One Registered Pesticide Costs 3,000,000 (3 Million) Dollars To Test. (Humane Society International – HSI)

This money could be used to find alternate solutions.  

Twelve Billion Dollars in Taxpayer Money (47% of NIH’s Research Budget) Is Spent on Animal Testing Yearly. (PETA)

Can you imagine the things that could be paid for, like research equipment, computers, techniques, and the brightest minds… and all without abusing an animal?

Animal Testing Cosmetics Statistics

animal test lab

Statistics Depict If Animals Are Not Killed During Experimentation, They Die at the End of the Research. (Humane Society)

Approximately 500,000 animals are used in cosmetics safety testing throughout the world each year. (Humane Society International)

1996: Animal protection groups band together to form the Coalition for Consumer Information on Cosmetics. The coalition manages the Leaping Bunny cruelty-free certification program in the United States and Canada. (HSUS)

1998: The United Kingdom bans animal testing for cosmetic products and ingredients. (HSUS) Note: In January 2023, Parliament is investigating to see if the government has abandoned this policy. 

On Sep. 2, 2021, Mexico became the 41st country and first in North America to ban cosmetics testing on animals, according to the Humane Society International. – ProCon.org

Cosmetics tests on animals are some of the most excruciating experiments for animals to experience. And for what? So we can look good wearing lipstick? 

Accuracy of Animal Testing Statistics

labs that test on animals for medical progress

Only About 8% of the Drugs Tested on Animals Have Been Commercialized. (PETA)

Not only are the animals looked at as being replaceable, but this is also how few drugs reach the market.

95% of the Drugs Which Prove Potency in Animals Have Failed in Humans. (PETA)

A 2014 review published in the British Medical Journal found that “even the most promising findings from animal research often fail in human trials and are rarely adopted into clinical practice.” (source)

100 HIV Vaccines Are Effective in Animals but Have Shown No Results in Humans. (PETA)

This is alarming! We can very well gauge the authenticity and effectiveness of using animals for human medications.

In the First Phase of Clinical Trials, More Than 93% of the Chemotherapeutic Drugs Tested on Animals Previously Were Rejected. (PETA)

Ninety-two percent of all drugs shown to be safe and effective in animal experiments in the United States fail in human trials because the drugs don’t work or are dangerous. (United States Food and Drug Administration)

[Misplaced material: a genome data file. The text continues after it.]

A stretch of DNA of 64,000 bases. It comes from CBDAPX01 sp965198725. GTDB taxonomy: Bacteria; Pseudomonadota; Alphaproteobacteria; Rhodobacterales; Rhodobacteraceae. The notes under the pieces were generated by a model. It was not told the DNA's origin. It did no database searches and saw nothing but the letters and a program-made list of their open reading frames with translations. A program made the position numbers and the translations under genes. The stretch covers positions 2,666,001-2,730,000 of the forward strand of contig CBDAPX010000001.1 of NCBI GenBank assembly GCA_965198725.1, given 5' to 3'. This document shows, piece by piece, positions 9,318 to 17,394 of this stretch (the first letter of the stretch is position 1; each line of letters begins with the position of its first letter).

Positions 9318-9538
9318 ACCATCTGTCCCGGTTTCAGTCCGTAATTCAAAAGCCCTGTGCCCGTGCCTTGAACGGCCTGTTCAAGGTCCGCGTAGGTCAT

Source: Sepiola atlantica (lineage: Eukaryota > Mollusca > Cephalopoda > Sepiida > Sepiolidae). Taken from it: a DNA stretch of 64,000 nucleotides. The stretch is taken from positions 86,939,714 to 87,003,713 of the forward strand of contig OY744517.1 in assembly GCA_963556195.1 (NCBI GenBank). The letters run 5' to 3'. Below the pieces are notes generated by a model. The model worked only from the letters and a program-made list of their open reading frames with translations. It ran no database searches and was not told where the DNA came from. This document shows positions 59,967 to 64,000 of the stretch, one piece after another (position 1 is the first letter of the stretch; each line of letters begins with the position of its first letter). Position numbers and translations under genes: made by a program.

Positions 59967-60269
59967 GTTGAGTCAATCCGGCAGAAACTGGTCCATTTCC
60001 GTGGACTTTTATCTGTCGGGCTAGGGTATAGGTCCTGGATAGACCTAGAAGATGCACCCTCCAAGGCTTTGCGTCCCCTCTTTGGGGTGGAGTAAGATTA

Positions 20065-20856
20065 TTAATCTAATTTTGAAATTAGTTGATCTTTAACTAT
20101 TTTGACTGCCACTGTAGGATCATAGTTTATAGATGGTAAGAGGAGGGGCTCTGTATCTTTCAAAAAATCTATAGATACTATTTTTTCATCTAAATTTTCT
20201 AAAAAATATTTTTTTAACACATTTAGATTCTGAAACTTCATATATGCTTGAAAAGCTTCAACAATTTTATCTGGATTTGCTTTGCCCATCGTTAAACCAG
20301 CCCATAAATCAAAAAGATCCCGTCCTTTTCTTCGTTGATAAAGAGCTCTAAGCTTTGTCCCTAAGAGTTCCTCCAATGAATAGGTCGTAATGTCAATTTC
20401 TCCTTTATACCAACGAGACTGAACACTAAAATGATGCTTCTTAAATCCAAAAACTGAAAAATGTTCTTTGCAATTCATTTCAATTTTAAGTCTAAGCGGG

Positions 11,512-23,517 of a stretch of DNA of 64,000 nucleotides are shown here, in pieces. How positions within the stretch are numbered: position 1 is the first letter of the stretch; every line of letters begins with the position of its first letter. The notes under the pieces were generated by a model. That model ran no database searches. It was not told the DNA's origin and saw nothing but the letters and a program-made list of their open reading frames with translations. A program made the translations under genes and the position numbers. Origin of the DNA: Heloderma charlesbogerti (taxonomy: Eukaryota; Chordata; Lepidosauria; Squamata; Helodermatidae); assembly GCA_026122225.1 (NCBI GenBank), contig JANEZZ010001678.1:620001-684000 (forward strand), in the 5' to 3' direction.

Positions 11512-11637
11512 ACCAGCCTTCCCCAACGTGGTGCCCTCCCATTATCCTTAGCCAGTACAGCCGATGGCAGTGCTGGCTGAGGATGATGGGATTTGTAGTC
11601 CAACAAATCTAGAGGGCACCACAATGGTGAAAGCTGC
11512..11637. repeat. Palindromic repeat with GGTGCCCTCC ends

Animal Testing Alternatives Statistics

what animals are used for testing

Cell-Based Alternatives To Check Crude Skin Allergy Showed Improved Results (From 72–85%) (Cruelty-Free)

For example, MatTek Life Sciences’ EpiDerm™ Tissue Model is 3-dimensional and derived from human cells. Rabbits would no longer be used to test chemicals.

Employing Reconstituted Human Skin Improved the Accuracy of Evaluating Skin Irritation by 86%. (CrueltyFree)

Using human skin is much more reliable than an animal’s and could provide more accurate results.

Stem Cells Have a Higher Sensitivity of 93% To Detect Problematic Substances in the Fetus. (Cruelty-Free)

This type of research could replace the current procedure of purposefully impregnating animals only to eventually kill the fetus/baby.

More Than $420 Million Has Been Spent To Find Alternatives to Animal Testing. (ChemicalWatch)

Compared to the billions spent testing on animals, this cost is minimal.

Testing on humans isn’t a pipe dream that couldn’t possibly happen due to ethical and humane reasons. Cosmetics testing could be administered to human volunteers.

Computer Models Can Conduct “Virtual Experiments Based on Existing Information and Mathematical Data” (Cruelty-Free International via Green Matters)

unreliable animal tests

Animals are used in research to improve the health and welfare of humans and animals and to gain basic knowledge that cannot be gained in other ways. – National Library of Medicine 

“…that cannot be gained in other ways.” This is just untrue. As we’ve just discussed, there ARE other ways to “gain basic knowledge” other than from animal trials and testing.

FAQ’s

1. What Is Animal Testing?

Animal testing involves doing scientific tests on animals when developing new products or drugs.

2. What Is the Rate of Animal Survival in Animal Testing?

First, we must take into account that an animal might live through testing but have mutations, illnesses, injuries, and low quality of life. The rate of animal survival in animal testing is… there are no statistics on how many animals are killed or die from animal testing.

However, we know most are killed since there’s no influx of laboratory animals arriving at animal shelters or sanctuaries. Additionally, they’re killed so technicians can study their organs (which include the brain), tissues, and cells.    

3. What Is the Success Rate of Animal Testing?

“The unreliability of animal experimentation across a wide range of areas undermines scientific arguments in favor of the practice.” – National Library of Medicine

Just because there are people who think animal testing is successful doesn’t justify the ways and means of administering it.

4. What Is the Animal Testing Death Rate?